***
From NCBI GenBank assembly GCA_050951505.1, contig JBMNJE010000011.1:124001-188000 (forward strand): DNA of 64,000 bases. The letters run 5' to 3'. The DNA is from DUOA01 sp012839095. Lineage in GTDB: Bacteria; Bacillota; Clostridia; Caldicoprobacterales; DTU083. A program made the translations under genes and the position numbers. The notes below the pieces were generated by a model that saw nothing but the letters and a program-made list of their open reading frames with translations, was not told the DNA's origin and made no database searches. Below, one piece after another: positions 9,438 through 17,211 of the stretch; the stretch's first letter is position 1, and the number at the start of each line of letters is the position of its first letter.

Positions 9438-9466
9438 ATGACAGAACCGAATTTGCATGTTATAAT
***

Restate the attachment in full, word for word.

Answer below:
From NCBI GenBank assembly GCA_050951505.1, contig JBMNJE010000011.1:124001-188000 (forward strand): DNA of 64,000 bases. The letters run 5' to 3'. The DNA is from DUOA01 sp012839095. Lineage in GTDB: Bacteria; Bacillota; Clostridia; Caldicoprobacterales; DTU083. A program made the translations under genes and the position numbers. The notes below the pieces were generated by a model that saw nothing but the letters and a program-made list of their open reading frames with translations, was not told the DNA's origin and made no database searches. Below, one piece after another: positions 9,438 through 17,211 of the stretch; the stretch's first letter is position 1, and the number at the start of each line of letters is the position of its first letter.

Positions 9438-9466
9438 ATGACAGAACCGAATTTGCATGTTATAAT